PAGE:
Near the end of my career there, I was in charge of the website. We had just launched into a bigger market and we’re launching a brand-new website. I was excited and ecstatic to get the website up and running and get the most traffic to it in the shortest amount of time possible. So I came up with a promotion where we would have local schools bet against each other and vote against each other to win a prize where we would host a prom at their school.
It was so fun and the promotion was a hit. At the end of the promotion, our website spiked as 55,000 people visited within a seven-day period and we ended up giving away our prom. We were so excited because we were going to go to the school, do a live broadcast on the road to give away the package, and see all the students in person.
It’s Not Me, It’s You
The day before we were going to give away this prize, we found out that our format was getting changed, that our beloved station, which was a hot AC station, was getting ready to be changed to news talk. Now, this happens a lot in radio formats, but it was crushing to us because as a small staff we were in it to win it.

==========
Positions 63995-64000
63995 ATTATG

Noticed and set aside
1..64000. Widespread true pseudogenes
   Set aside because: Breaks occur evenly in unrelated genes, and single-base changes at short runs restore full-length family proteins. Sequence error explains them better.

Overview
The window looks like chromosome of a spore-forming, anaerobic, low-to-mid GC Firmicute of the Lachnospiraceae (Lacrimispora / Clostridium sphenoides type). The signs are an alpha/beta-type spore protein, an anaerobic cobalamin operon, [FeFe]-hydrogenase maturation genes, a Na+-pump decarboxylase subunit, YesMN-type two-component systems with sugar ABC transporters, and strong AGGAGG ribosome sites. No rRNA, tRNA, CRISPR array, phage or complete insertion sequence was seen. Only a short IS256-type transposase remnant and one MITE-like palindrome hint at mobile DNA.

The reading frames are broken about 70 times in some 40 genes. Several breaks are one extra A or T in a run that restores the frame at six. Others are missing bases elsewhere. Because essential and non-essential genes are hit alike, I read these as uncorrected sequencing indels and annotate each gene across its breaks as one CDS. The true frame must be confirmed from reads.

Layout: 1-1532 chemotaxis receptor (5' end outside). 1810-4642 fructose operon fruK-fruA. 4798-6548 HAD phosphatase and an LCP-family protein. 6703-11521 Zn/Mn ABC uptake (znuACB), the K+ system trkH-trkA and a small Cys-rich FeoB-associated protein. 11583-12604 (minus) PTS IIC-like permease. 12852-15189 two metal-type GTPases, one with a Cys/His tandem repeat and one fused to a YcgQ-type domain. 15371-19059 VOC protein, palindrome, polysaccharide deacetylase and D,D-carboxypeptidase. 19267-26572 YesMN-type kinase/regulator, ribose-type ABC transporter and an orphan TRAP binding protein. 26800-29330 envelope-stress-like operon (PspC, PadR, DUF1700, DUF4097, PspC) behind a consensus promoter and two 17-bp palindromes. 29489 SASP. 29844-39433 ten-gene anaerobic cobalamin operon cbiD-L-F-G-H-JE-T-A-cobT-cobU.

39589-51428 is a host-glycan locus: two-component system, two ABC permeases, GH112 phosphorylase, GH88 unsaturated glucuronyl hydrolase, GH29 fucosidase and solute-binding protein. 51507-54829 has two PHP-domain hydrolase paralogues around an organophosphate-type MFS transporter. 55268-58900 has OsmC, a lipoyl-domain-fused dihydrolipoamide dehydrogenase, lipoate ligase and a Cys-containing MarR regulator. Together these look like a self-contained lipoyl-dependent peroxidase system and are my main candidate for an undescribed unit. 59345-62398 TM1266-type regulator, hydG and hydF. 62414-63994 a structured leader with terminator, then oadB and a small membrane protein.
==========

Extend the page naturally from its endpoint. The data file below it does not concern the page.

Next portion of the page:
We loved our format.
We loved our listeners.
We loved the promotion.
We had just launched this huge amazing event. How could they possibly take all of this work that we had been doing and flip the script on us without even checking with us, without asking us our opinion, without even telling us it was happening? I recognize it’s a dollars and cents, bottom line kind of thing. But clearly, they had thought about this for months. In radio you can’t just make a quick change; you have to get licenses and you have to get approvals. I knew that while we had been working feverishly behind the scenes to create this amazing event, we were being sold out and it felt crappy that our contribution to the success of the station was moot. And in that moment, I lost my love for my job.
Onward And Upward
Everything after that, even though the format we ended up switching to wasn’t dire, it just wasn’t mine anymore. I didn’t feel connected to it, but more importantly, I felt any contribution I’d make was dispensable. All of that hard work and contribution had been completely unappreciated and worse, devalued.
So, my burning question now is: How do you create a valued workforce? Do you value those you work with by highlighting their contributions? Have you ever felt devalued in your working environment? Share by commenting below.